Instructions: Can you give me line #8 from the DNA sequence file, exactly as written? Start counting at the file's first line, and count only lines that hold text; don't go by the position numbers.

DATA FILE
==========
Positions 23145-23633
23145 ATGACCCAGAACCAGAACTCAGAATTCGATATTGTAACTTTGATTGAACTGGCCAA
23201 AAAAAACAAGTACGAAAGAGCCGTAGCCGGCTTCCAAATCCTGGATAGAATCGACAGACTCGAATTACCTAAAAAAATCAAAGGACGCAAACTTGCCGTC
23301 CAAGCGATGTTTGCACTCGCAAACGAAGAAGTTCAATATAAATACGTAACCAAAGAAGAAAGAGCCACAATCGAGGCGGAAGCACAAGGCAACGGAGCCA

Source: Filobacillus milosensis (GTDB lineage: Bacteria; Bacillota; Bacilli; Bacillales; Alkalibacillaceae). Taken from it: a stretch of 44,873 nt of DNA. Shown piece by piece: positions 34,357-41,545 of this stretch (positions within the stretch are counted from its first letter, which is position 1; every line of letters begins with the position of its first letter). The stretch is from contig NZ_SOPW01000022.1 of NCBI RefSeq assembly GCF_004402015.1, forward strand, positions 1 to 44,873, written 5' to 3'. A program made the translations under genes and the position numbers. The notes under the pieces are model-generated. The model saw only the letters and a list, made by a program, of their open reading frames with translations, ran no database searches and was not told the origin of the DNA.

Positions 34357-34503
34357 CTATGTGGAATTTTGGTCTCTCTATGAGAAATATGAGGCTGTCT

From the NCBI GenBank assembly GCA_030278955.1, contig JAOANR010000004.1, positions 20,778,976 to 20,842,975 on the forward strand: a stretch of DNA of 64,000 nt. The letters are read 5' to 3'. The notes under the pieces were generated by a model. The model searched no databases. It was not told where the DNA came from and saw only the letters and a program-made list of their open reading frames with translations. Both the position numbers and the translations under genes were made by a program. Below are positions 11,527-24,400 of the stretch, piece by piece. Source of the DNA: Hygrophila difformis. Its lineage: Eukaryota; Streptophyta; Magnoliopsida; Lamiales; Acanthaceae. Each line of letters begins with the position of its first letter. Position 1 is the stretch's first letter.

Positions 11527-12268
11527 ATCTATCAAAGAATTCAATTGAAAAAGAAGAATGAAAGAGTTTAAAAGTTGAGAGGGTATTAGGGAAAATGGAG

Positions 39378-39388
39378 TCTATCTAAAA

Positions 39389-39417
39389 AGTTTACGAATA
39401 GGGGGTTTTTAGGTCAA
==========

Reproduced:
From the NCBI GenBank assembly GCA_030278955.1, contig JAOANR010000004.1, positions 20,778,976 to 20,842,975 on the forward strand: a stretch of DNA of 64,000 nt. The letters are read 5' to 3'. The notes under the pieces were generated by a model. The model searched no databases. It was not told where the DNA came from and saw only the letters and a program-made list of their open reading frames with translations. Both the position numbers and the translations under genes were made by a program. Below are positions 11,527-24,400 of the stretch, piece by piece. Source of the DNA: Hygrophila difformis. Its lineage: Eukaryota; Streptophyta; Magnoliopsida; Lamiales; Acanthaceae. Each line of letters begins with the position of its first letter. Position 1 is the stretch's first letter.